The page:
00:48:55.410 --> 00:49:03.480
Eva Fogelman: Telling your parents story, but you i've also chosen a very life affirming way to remember your mother's courage.
00:49:03.990 --> 00:49:14.370
Eva Fogelman: Particularly when she joins the Belgium resistance, you get arrested and she decides to say she's Jewish rather than.
00:49:15.090 --> 00:49:21.690
Eva Fogelman: Be being in a position where she made the bulge the other names of the other people in their resistance.
00:49:22.020 --> 00:49:40.410
Eva Fogelman: Could you tell us a little bit about your initiative in creating the dv F awards, and they just celebrated its 20th anniversary your vital voices, I feel that all these are the ways in which in essence you're you're honoring your mother and her and her courage.
00:49:40.860 --> 00:49:47.940
Diane von Furstenberg: Yes, and okay So yes, my mother, you know when you have a strong mother.
00:49:49.140 --> 00:49:55.260
Diane von Furstenberg: Why, while they are alive, if you have a strong mother you.
00:49:57.030 --> 00:50:11.370
Diane von Furstenberg: You you don't you don't you stay away from the strength right because it's so strong you, but after she was no longer last I fully embrace.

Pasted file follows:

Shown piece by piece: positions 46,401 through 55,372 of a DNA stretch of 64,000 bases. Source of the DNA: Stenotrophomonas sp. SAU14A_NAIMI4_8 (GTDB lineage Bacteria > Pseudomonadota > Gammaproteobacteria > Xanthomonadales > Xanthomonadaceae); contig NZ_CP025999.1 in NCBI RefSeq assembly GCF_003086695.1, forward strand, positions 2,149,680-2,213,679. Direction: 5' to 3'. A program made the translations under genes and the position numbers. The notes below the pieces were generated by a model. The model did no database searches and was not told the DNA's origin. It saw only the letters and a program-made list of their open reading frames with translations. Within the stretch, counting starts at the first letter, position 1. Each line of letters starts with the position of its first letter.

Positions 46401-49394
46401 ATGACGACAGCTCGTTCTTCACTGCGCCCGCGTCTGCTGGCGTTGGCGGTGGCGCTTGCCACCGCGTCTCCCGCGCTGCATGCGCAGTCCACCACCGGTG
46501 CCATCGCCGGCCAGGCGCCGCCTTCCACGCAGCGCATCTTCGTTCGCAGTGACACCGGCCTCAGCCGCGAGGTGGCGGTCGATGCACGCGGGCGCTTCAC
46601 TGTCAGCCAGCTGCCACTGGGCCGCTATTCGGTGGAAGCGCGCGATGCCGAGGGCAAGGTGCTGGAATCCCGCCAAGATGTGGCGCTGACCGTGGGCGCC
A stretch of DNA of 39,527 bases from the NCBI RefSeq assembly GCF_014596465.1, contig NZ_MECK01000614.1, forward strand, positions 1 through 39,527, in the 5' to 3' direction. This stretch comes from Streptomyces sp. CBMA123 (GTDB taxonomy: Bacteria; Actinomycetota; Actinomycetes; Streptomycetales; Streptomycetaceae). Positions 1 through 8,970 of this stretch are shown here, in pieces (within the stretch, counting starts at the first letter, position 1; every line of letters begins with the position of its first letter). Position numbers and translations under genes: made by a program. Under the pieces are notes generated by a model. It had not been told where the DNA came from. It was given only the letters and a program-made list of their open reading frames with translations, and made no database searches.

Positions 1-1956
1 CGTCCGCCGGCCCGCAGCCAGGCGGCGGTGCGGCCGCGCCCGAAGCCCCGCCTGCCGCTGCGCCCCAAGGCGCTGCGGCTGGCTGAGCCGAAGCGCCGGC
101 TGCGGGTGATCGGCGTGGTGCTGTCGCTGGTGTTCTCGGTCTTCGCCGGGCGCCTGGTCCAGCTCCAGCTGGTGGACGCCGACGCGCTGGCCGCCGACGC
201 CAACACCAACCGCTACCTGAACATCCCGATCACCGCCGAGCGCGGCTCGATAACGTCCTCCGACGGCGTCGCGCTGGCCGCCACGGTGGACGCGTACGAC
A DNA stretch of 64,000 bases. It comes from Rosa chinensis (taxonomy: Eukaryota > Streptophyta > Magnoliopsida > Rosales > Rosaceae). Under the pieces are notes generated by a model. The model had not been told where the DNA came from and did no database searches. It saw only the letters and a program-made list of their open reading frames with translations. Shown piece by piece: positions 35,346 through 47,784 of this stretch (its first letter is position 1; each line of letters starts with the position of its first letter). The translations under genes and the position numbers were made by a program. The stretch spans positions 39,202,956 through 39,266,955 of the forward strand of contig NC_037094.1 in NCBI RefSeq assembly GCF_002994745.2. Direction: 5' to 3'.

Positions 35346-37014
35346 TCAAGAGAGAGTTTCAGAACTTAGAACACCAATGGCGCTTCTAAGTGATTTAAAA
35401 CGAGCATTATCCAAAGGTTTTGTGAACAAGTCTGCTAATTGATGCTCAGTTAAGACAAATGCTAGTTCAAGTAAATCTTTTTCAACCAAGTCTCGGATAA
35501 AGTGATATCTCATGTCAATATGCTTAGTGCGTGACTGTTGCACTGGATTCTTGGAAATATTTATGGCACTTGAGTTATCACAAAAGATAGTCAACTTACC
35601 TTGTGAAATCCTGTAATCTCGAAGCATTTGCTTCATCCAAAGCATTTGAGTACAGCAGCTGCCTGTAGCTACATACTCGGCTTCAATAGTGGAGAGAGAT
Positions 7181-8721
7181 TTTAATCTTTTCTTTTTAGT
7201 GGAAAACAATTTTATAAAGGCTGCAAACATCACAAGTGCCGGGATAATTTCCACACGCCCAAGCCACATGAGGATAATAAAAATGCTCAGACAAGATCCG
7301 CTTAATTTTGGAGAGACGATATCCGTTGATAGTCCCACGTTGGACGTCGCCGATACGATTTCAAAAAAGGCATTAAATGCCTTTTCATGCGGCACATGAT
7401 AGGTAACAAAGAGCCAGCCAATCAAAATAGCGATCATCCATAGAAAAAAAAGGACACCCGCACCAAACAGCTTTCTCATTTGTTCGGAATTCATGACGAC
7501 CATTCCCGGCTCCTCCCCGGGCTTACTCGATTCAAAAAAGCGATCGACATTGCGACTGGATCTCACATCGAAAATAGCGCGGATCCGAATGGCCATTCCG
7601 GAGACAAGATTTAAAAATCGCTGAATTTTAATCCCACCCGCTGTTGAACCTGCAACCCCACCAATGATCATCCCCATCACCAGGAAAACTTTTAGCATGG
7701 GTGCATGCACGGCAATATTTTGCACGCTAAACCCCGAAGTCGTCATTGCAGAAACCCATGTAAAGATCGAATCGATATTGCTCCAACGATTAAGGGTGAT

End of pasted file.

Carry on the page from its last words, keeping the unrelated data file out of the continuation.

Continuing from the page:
00:50:14.970 --> 00:50:30.060
Diane von Furstenberg: How can I see her and recognize her strength and her courage and her leadership and so encouraged by my son I created an award.
00:50:31.170 --> 00:50:51.060
Diane von Furstenberg: To honor incredible extraordinary women who have had the strength to fight the courage to survive and the leadership know and the leadership's to inspire and and it is very much to earn my mother's strength courage.
00:50:52.230 --> 00:50:59.280
Eva Fogelman: Now, your own radical to America in New York, obviously, is exemplified by your work and being at the board of the statue.
00:50:59.820 --> 00:51:10.830
Eva Fogelman: of liberty Ellis Island foundation, but, most recently, you enrich us in New York and you and Barry Diller together.
00:51:11.460 --> 00:51:34.770
Eva Fogelman: By and also all the tourists that come to New York to see the little islands at appear at Pier 25 a P 5055 and I think I told you that the Mayor of Tel Aviv came to see the first thing when it came to New York and has visions of having a similar kind of island in Tel Aviv.
00:51:34.860 --> 00:51:48.780
Eva Fogelman: As we rejoice 70s psychologist erick erickson has taught us that this is the age where we try to impart what we've learned to the next generation, and this, of course, is your role as an oracle to all of us.
00:51:49.080 --> 00:52:09.600
Eva Fogelman: your mother certainly toward us many values very important values life lessons they unfortunately she had to learn the hard way diane you are now imparting your mother's lessons of survival and you will enrich all of us, we cannot end the force without you sharing with us.
00:52:09.810 --> 00:52:11.040
Diane von Furstenberg: The dynasty you.
00:52:11.040 --> 00:52:19.050
Eva Fogelman: have been able to create your children your grandchildren and, after all, that is our best revenge.
00:52:20.940 --> 00:52:31.080
Diane von Furstenberg: Yes, yes there's only a few of them I have five grandchildren and two children, so I basically have seven children.